Retirement March 25, 2016

    Looking for ways to cut your tax bill? It's not too late to contribute to a traditional individual retirement account (IRA), potentially reducing your taxable income now1 with the goal of building your nest egg for later.

    Here's another tip: By changing the timing of your contributions, you may be able to help your IRA grow more over time. According to the Schwab Center for Financial Research, regularly contributing at the beginning of the year—instead of at the last minute—has resulted in higher balances at the end of most 20-year investing periods.

    The basics

    The IRS allows you to establish an IRA (traditional or Roth) and contribute up to $5,5002 right up until the tax filing deadline—typically April 15 of the following year (for the 2015 tax year, the deadline is April 18, 2016). That's a 15-month window to contribute if you open your IRA in January.

    If you haven't yet made a contribution for the 2015 tax year, there's still time. And if you can swing it, now may be an ideal time to max out your IRA for 2016.

    Get a 15-month head start on compounding

    By making your contribution early in the tax year, instead of waiting until April of the following year, your portfolio could get a head start on compounding—as much as 15 months, if you'd invested in early January. Historically, greater time in the market has resulted in a larger ending portfolio balance.

    You don't just have to take our word for it. To test this advice, we examined three different scenarios:

    • Contributing early: We assumed that $5,500 was invested in the S&P 500® Index on January 1 of every tax year from 1928 to 1995 (this is hypothetical—you can't invest directly in the S&P 500 Index, or in any stock index, but we're using it here as a proxy for the broader stock market).
    • Contributing late: For each tax year, we assumed that $5,500 was invested in the S&P 500 on April 1 of the following year.
    • Regular contributions: We assumed that $458.33 was invested in the S&P 500 on the first day of each of the 12 months of the tax year (totaling $5,500).

    The chart below shows the ending portfolio balance when $5,500 was invested each year for 20 years. All portfolios were evaluated on April 1 of the twentieth year—right after the "late" contribution had been made.

    Investing early every year has clear advantages over time

    The result? Contributing early was the clear winner. On average, early-contribution portfolios ended the 20-year period with a total balance of $282,756.

    Late-contribution portfolios fared the worst, relatively speaking. They ended up with an average balance of $258,181. It's worth noting, however, that they did grow. In other words, better to make a late contribution than no contribution at all.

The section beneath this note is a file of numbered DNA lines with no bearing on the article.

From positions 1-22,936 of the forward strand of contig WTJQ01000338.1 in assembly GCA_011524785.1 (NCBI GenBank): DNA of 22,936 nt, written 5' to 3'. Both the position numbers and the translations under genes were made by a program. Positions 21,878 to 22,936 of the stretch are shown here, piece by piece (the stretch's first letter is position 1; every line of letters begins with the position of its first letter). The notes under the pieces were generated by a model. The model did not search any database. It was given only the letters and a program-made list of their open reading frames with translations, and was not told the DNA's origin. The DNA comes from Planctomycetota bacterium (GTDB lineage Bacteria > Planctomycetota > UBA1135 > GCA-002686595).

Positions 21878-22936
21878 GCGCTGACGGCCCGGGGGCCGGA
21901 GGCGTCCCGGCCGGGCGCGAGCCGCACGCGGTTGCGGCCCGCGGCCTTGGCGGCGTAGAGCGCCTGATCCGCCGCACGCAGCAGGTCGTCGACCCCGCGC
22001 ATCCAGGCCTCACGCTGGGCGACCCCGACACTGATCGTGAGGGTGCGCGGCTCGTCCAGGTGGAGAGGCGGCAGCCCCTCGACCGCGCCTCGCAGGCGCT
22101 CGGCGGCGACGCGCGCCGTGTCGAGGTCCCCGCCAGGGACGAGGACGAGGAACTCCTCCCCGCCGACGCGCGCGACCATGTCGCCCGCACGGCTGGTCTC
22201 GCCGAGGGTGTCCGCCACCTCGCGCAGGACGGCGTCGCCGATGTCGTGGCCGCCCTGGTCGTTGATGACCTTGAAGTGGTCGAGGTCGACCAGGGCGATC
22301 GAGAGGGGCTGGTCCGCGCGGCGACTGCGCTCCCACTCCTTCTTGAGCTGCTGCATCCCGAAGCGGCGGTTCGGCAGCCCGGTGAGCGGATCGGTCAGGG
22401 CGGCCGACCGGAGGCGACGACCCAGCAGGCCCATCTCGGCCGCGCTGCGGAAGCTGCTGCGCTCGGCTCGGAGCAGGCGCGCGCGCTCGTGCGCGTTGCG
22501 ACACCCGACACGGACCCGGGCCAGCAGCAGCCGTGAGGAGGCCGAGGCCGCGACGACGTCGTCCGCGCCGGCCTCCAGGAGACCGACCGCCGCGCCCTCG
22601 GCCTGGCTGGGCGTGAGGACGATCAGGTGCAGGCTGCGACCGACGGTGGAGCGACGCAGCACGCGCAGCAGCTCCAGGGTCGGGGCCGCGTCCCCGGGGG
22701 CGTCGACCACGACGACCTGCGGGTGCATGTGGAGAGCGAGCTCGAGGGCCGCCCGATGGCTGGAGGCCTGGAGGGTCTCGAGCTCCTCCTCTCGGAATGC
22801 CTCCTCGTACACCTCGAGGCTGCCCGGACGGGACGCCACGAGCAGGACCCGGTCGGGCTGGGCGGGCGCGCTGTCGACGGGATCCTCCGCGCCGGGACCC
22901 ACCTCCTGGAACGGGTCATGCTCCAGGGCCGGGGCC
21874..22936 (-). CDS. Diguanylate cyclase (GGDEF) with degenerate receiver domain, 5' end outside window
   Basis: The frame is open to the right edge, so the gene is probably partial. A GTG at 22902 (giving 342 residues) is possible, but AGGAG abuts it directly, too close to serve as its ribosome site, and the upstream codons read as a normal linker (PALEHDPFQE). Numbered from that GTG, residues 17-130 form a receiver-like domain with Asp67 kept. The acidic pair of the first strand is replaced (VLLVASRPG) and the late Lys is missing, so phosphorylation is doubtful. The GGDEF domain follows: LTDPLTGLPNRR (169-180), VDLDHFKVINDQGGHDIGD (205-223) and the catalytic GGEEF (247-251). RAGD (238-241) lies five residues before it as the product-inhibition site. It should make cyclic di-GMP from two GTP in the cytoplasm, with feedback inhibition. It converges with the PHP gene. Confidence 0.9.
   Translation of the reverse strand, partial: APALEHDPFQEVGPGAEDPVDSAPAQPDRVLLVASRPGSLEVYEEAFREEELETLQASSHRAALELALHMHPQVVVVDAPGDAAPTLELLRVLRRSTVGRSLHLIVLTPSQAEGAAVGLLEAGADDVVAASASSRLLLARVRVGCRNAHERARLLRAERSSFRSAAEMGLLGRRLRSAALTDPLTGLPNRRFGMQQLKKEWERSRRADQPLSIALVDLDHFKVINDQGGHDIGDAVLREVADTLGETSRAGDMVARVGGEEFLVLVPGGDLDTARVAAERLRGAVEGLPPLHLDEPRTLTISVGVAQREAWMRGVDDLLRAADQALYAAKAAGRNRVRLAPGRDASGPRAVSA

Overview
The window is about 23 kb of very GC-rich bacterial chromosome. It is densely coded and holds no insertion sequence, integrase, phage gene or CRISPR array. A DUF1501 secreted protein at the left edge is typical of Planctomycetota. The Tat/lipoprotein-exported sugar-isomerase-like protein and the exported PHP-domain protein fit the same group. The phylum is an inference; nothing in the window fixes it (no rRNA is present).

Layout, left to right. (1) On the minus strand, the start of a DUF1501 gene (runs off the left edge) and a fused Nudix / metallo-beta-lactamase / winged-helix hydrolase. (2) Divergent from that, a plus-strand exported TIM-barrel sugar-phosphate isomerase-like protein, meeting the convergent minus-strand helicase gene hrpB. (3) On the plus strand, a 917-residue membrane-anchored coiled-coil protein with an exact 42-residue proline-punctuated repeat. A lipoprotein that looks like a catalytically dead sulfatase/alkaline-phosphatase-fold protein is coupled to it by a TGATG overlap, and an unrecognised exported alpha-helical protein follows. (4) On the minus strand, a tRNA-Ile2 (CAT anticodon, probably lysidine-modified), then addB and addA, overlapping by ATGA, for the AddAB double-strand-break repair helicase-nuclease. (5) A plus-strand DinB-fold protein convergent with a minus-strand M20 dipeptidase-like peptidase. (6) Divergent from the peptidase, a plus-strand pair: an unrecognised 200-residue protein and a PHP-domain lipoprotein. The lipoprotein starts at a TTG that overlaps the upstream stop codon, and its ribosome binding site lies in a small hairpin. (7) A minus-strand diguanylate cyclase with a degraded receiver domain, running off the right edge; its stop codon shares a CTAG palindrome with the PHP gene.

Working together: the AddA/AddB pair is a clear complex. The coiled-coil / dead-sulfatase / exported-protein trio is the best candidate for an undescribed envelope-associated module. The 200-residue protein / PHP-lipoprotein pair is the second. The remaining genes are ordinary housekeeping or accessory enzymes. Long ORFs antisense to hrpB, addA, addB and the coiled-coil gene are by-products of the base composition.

And if you don't have $5,500 on hand to contribute all at once, the third option we tested—contributing regularly throughout the tax year—was nearly as good as contributing early. Regular-contribution portfolios had an ending portfolio balance of $273,514. That's around $9,000 less than the "winning" early-contribution portfolio and $15,000 more than the late-contribution portfolio.

    It's almost always better to invest early

    Is it always better to invest early? Well, no. There were a few years during the Great Depression when it would have made more sense to start investing late. However, every year since 1932, the portfolio that invests early has made more money at the end of 20 years.

    Portfolios that invest early typically earn more money in a 20-year period than those that invest later

    The bottom line

    Contributing to an IRA makes sense for many investors. Schwab Intelligent Portfolios® gives you the option of investing in a low-cost, diversified portfolio of exchange-traded funds in either a traditional or Roth IRA account.

    And if you decide to invest in an IRA, consider maximizing the potential benefit of your investment by making it as early as possible during the tax year, or through regular contributions throughout the year. It won't cost you any extra, and while there is always investing risks, could result in a higher portfolio balance down the road.

    1. Contributions to a traditional IRA may be tax-deductible depending on your income, tax filing status, age and other factors. Contributions to a Roth IRA are not tax-deductible. Please visit IRS.gov or consult a tax professional for more information about the rules governing IRA contributions and tax deductions.

    2. $6,500 if you are age 50 or older; contribution amounts apply to the 2015 tax year.

    Past performance is no guarantee of future results.

    Schwab Intelligent Portfolios charges no advisory fee. Schwab affiliates do earn revenue from the underlying assets in Schwab Intelligent Portfolios accounts. This revenue comes from managing Schwab ETFs™ and providing services relating to certain third party ETFs that can be selected for the portfolio, and from the cash feature on the accounts. Revenue may also be received from the market centers where ETF trade orders are routed for execution.

    Diversification does not ensure a profit and does not protect against losses in declining markets.

    This information does not constitute and is not intended to be a substitute for specific individualized tax, legal, or investment planning advice. Where specific advice is necessary or appropriate, Charles Schwab & Co., Inc. (“Schwab”) recommends that you consult with a qualified tax advisor, CPA, financial planner, or investment manager.

    Investing involves risks including possible loss of principal.

    Indexes are unmanaged, do not incur management fees, costs and expenses, and cannot be invested in directly.

    (0318-8J2V)


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